SO, when we last left off, J and I were exhausted from camping for just one night, because we're wimps, I guess. We found a terrific hotel and slept all afternoon.
When we woke up we decided we didn't have time for much, but we did have time for something, so we decided to drive along one of Moab's three scenic byways. We drove down Potash Road, because it was the shortest one, and we knew it was going to get dark pretty soon.
Potash Road is a special scenic byway for a lot of reasons:
1. It has "Wall Street" which is a stretch of the road where all the rock climbers go. As you drive by you get to see lots of people climbing.
2. It has pre-historic Native American rock paintings on some of the rock.*
3. It has two real, authentic, genuine dinosaur footprints. You can either trust that they're on the rock that the placard says, or you can hike up and see for yourself, which I did.
4. It has the...jug? arch? It's an arch on the side of a rock which makes it look like a handle.
5. It has an interesting potash collecting operation at the very end of the byway. Potash is used in gardens, or something like that.
6. Potash road goes along the Colorado river, which is sometimes pretty.
7. When you reach the end of the special scenic byway, you have to turn around and drive back, which gives you a chance to see all of the same things from a different angle!
We really liked Potash road. Way to go Utah, for maintaining that road!
So let's see, after Potash road it was dark, so we headed back to our hotel to not soak in the jacuzzi because everyone else was using it.
Then, on Sunday we hiked! We decided to hike along Negro Bill's trail, which is 2.2 miles long, and leads to the Morning Glory arch. We thought 4.4 miles would be long enough, for us. It was. It was supposed to have very little change in elevation compared to the other hikes we found, but I think the statistics were for the total change in elevation instead of like, the actual amount of feet that we went up and down and up and down and up and down. I messed up one of my knees when I hiked the Grand Canyon a couple years ago, and I've just started doing physical therapy for it, but inclines and declines make my knee hurt. Anyway, it made it so that 4.4 miles was plenty, thanks.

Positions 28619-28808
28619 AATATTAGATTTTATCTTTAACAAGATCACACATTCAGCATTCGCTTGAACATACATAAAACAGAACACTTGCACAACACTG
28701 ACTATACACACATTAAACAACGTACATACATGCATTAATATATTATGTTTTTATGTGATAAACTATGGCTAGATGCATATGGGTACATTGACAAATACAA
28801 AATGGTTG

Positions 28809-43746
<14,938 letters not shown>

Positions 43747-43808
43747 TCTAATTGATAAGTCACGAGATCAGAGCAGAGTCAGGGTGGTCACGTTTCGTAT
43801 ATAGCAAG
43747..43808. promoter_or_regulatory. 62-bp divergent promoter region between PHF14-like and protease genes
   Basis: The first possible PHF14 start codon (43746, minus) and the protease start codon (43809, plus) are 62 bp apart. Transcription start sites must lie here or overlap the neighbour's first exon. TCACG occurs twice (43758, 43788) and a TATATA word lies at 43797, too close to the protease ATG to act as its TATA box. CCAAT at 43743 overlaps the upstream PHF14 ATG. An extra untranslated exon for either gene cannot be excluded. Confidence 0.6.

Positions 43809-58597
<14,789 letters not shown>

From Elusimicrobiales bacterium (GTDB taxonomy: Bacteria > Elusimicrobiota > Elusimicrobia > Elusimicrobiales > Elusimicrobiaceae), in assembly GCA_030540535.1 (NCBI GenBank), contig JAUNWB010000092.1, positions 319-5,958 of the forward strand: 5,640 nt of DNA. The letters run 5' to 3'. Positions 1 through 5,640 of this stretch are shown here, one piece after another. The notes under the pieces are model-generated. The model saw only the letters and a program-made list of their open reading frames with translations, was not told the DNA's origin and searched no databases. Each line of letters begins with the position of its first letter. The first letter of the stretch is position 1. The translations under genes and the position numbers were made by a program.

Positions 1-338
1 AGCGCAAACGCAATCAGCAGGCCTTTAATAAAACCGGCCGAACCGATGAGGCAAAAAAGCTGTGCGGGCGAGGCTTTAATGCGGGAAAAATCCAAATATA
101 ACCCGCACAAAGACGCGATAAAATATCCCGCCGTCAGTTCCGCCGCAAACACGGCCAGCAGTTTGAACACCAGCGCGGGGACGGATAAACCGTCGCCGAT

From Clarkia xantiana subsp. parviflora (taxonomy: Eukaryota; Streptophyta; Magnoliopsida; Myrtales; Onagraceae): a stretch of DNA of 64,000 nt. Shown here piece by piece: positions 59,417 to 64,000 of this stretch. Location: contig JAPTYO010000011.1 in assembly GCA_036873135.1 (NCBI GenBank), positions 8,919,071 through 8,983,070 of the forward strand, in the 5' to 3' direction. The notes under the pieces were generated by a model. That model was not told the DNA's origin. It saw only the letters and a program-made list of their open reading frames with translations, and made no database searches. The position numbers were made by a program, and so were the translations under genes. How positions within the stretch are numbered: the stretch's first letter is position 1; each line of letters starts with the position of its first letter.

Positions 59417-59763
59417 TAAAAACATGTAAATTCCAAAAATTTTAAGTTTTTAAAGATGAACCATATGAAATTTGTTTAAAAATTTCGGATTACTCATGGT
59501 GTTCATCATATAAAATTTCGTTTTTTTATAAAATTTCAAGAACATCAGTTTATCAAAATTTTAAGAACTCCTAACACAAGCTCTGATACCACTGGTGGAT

Pretty much everyone brought their dog on that hike. I don't know how they let us in because we didn't bring Chalcy. Somehow we got in.
I learned some Hiking Pro Tips:
1. Just because everyone in the parking lot is wearing heavy jackets does NOT mean you will actually need or want a heavy jacket on a hike. Use common sense. Everyone can be wrong. Although I hadn't planned on bringing my jacket, so many people we saw in the parking lot were wearing coats that J and I both grabbed ours. They must know something we don't, we thought. Actually, they didn't. We wore our coats for about 10 minutes, and then just carried them the whole way out and the whole way back. Dumb! I knew better.
2. If you think you kind of need to use the restroom at the beginning of your hike, you still will after several miles and more water.
3. If you wear shoes that "breathe" and you hike somewhere dusty, your shoes will "breathe" in dust. Lots of it.
There were tons of places where you have to cross the river. That kind of kept things exciting.
We ate a bunch of the eFoods Direct Tropical Fruit Medley, which is SO delicious. It's good too because the ingredients are basically just dried fruit (and coconut oil), so J can actually eat it! We both really like it. It was perfect for hiking and in the car.
The arch was pretty enough. It looked like an arch. Except, it sort of didn't. I was talking to J about it ("OH! There it is! That's the arch." *photo of J* *photo of J*) and he thought it wasn't the arch ("Noo, I don't think so. That can't be it, can it?"), and we kept hiking until we realized the bottom of the arch was actually a dead end. So it was the arch, for sure. We both had kind of expected the hike to open up out of the canyon to something flat. We saw no delicate arch; that was what we had kind of been expecting. The Morning Glory arch is more like, you're at the bottom of your shredder and you see a gap of light above you. Eh, oh well. You take what you get with these sorts of things. We liked it.